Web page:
Caring for Frail Older People on Acute Hospital Wards (CFFOP)
This RLO uses data from recent research into the care of patients dying on acute hospital wards to explore some of the issues about how patients and carers experience death in hospital.
CFFOP was a three year study funded by the Alzheimer’s Society. It took place on 4 acute wards of a UK general hospital: Oak, Ash, Elm and Fir, and was based on:
- 245 hours of ward observation
- 38 interviews with ward staff
- 13 interviews with bereaved family carers
- 42 patient case record reviews.
The Good Death
What is the Good Death?
During the course of our research we found that in a number of cases families were initially keen to have their relative home for the last days of their lives. However, this often did not happen. Sometimes a patient’s condition deteriorated more swiftly than the support services could be put in place to allow this to happen.
Often, once family carers thought through what was involved in looking after someone at home whilst dying, they decided that hospital was the best place for the individual to be.
It is important for health professionals to allow time and space for patients and their family carers to assimilate all that is going on in what is a very stressful situation. It is only when people have understood the implications of any possible decisions that they are in a position to make an informed choice.
However, in the pressured environment of the acute hospital ward relatives who are anxious and distressed may find it difficult to take in what is happening, or communicate effectively with staff. Health professionals may find it difficult to give time and privacy needed to support families of dying patients. And always, there is immense pressure from management for staff to free up bed space for other patients.
Hospital as a preferred place of death
Although it is important to realise patients’ and families’ preference for place of death, and to support patients to die at home if this is what they want, hospital can be a good – or at least a ‘good enough’ – place of death and patients and carers can have positive experiences of end of life care on hospital wards.
The study findings suggest that most carers did not consider hospital to be an inappropriate place for their relative to die.
Some families who initially expressed a preference for a home death changed their minds as death became more imminent.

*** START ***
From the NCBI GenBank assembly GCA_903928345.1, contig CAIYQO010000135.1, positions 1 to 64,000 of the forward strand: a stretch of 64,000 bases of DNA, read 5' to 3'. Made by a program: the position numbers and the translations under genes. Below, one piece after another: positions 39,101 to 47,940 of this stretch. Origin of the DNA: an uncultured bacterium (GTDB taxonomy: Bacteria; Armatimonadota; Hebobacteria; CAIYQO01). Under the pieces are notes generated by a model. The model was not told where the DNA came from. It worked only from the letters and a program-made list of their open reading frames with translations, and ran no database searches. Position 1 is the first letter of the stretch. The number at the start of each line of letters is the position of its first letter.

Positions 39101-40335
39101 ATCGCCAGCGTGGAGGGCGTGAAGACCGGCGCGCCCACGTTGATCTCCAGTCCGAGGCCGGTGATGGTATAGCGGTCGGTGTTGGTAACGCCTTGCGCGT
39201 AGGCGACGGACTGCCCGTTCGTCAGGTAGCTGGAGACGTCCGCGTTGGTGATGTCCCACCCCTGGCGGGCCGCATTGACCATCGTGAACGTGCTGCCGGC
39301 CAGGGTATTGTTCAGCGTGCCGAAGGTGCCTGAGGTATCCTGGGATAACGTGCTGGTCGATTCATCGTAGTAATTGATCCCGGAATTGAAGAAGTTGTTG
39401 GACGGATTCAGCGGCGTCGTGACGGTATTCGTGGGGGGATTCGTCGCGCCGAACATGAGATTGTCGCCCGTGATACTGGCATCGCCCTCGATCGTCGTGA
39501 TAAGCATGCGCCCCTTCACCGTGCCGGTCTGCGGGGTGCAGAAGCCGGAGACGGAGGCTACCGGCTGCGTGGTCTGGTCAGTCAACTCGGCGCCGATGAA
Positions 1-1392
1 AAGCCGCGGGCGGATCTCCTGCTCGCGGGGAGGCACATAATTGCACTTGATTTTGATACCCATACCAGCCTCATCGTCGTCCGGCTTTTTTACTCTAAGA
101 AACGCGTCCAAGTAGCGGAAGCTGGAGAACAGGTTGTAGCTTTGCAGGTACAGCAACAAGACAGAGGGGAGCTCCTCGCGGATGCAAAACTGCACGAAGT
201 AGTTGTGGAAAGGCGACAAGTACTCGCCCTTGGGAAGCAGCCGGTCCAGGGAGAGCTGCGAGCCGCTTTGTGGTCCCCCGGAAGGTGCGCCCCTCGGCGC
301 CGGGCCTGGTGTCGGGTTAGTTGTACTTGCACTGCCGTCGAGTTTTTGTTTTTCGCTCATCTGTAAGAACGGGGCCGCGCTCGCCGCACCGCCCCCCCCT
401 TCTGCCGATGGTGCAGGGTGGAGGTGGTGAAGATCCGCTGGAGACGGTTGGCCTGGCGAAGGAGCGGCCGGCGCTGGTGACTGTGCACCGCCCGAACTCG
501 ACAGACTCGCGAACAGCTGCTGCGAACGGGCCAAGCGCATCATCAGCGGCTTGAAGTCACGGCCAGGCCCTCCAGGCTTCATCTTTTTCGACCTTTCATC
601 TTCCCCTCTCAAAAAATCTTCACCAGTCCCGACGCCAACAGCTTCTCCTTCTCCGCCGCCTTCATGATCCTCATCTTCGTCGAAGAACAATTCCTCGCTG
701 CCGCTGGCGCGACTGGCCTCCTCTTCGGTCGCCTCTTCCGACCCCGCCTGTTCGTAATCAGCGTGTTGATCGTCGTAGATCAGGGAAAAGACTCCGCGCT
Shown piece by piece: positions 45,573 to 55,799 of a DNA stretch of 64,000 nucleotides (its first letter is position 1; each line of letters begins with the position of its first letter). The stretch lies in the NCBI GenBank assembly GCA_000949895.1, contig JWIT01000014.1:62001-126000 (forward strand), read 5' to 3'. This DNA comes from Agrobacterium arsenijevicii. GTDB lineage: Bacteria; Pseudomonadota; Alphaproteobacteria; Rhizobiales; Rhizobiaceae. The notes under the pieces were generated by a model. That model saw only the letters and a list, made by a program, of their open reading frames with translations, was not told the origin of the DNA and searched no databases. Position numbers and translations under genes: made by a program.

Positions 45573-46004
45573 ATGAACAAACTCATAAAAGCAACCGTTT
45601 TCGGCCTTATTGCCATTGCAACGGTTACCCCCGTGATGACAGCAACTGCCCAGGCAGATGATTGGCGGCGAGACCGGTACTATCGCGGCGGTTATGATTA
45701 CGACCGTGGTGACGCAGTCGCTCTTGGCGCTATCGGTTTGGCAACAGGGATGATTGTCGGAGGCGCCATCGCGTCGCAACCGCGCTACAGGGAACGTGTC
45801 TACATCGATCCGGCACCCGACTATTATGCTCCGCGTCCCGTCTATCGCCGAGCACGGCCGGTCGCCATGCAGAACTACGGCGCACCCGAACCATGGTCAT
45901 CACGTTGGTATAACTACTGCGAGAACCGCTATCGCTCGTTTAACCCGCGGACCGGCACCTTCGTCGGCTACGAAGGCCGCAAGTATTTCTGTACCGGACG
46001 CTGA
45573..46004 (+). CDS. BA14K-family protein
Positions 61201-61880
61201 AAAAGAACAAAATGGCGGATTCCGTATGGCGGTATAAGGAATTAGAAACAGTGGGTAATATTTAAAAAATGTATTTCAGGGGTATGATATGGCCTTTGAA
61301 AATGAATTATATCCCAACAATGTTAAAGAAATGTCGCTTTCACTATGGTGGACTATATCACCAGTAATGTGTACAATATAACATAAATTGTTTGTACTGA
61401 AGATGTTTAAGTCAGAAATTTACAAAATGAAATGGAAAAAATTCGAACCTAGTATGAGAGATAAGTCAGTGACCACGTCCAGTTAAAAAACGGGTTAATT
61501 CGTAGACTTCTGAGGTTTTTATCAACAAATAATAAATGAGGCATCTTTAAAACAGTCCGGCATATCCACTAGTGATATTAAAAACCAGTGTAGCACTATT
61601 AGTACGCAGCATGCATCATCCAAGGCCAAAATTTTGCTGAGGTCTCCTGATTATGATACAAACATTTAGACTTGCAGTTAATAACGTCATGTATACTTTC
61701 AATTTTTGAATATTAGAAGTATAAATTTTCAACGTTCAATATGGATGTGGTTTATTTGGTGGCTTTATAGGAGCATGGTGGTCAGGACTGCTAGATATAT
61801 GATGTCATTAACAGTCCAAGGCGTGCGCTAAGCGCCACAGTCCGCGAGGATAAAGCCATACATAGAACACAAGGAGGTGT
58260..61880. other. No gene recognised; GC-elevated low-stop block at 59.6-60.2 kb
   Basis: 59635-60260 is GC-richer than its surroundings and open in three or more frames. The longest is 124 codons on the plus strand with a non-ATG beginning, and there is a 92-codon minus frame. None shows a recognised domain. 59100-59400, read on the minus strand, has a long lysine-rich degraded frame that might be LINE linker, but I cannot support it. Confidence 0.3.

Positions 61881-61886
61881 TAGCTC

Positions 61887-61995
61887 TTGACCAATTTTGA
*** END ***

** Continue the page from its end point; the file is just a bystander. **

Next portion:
Many dying patients express a very strong desire not to impose a burden on their families.
Regardless of people’s preferences, as the population continues to age, the hospital will continue to be the place where most people die for the foreseeable future. Consequently, it is important that hospitals adapt to provide excellent end of life care to all dying patients, including those who have dementia.
|Advance Care Planning (ACP)||The process of discussion between patients affected by terminal and life limiting illness, their family members and health professionals, about treatment options and future plans for care.|
|Alzheimer’s Society||Support for anyone affected by dementia|
|Amber Care Bundle Pathway||Pathway developed to aid decision making and care management|
|Caring for frail older people (CFFOP) research project page||Frail older people (including those with dementia) and their families|
|Common Core Competences in End of Life Care||Frail older people (including those with dementia) and their families|
|End of Life Care Strategy, 2008||Patient choice and involvement in decision making|
|EPAC||End of life care pathway|
|Liverpool Care Pathway||Support for patients and their families in the last days and hours of life|
|Marie Curie Palliative Care Institute, Liverpool||Support for patients and their families in the last days and hours of life|
|SCE Dementia Gateway||Resource for anyone supporting people with dementia|
|Sue Ryder Care Research Group for the Study of Supportive, Palliative and End of Life Care (SRCC)||Research on end of life care|
|Transform Programme||Research on end of life care|
|International Observatory for End of Life Care||Research to improve palliative and end of life care for patients and family carers|